W3C home > Mailing lists > Public > www-rdf-logic@w3.org > April 2001

Re: A plea for peace. was: RE: DAML+OIL (March 2001) released: a correction

From: Aaron Swartz <aswartz@swartzfam.com>
Date: Wed, 11 Apr 2001 15:52:58 -0500
To: David Allsopp <dallsopp@signal.dera.gov.uk>, RDF Logic <www-rdf-logic@w3.org>
Message-ID: <B6FA019F.8EC4%aswartz@swartzfam.com>
David Allsopp <dallsopp@signal.dera.gov.uk> wrote:

>>> No; NAMES allow people to give things names. Do you seriously think
>>> that people didn't give things names before the Web came along?
>> Of course, but often these names were meant multiple things or slightly
>> different things to different people. There is no authority to define the
>> "meaning" of a word. However, it is clear who defines the meaning of a URI
>> -- its "owner".
> I don't understand - who 'owns' an arbitrary URI?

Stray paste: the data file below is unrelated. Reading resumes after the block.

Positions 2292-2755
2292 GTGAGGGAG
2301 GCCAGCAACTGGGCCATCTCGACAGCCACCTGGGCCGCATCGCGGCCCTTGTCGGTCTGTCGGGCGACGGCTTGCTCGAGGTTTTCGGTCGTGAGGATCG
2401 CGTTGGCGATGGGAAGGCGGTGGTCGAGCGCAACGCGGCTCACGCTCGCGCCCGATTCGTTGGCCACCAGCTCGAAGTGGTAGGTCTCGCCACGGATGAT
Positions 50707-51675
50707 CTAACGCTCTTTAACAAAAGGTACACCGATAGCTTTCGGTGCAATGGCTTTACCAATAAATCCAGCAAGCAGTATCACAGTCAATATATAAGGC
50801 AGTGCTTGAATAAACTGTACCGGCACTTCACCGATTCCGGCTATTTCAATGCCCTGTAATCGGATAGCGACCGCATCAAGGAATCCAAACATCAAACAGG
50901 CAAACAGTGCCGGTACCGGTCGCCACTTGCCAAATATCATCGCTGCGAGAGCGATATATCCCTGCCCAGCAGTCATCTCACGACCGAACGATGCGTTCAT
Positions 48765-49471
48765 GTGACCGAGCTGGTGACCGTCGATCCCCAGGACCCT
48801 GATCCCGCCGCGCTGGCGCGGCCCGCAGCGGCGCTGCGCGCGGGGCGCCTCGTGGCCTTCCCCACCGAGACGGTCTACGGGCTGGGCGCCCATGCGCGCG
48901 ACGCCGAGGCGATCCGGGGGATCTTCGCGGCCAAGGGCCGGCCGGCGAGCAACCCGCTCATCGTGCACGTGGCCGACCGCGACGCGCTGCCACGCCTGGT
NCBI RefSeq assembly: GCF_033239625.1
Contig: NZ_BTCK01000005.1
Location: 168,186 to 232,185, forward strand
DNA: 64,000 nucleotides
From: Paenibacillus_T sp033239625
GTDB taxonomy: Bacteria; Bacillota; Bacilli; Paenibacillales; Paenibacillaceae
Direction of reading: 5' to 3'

The owner is defined by the URI scheme.

> for example, http://www.microsoft.com/ is clearly owned by MS, but who
> owns http://ludicrously.long.domain.name.I.just.invented/, or

I don't believe it is owned yet, since it has not been registered with ICANN
/ root DNS. (I'm not positive, but pretty sure. It may also be considered as
if that ICANN owns it, but I don't think so.)

> http://www.pixeltronic.com/ which may or may not be a real company (I

Similar to above.

> haven't checked!), or urn:A23B67B675BErandomlygeneratedgibberish or
> similar?

That URN would probably be owned by the first person who used it, which is
likely the only one because duplication is so unlikely.

[ Aaron Swartz | me@aaronsw.com | http://www.aaronsw.com ]
Received on Wednesday, 11 April 2001 16:53:18 UTC

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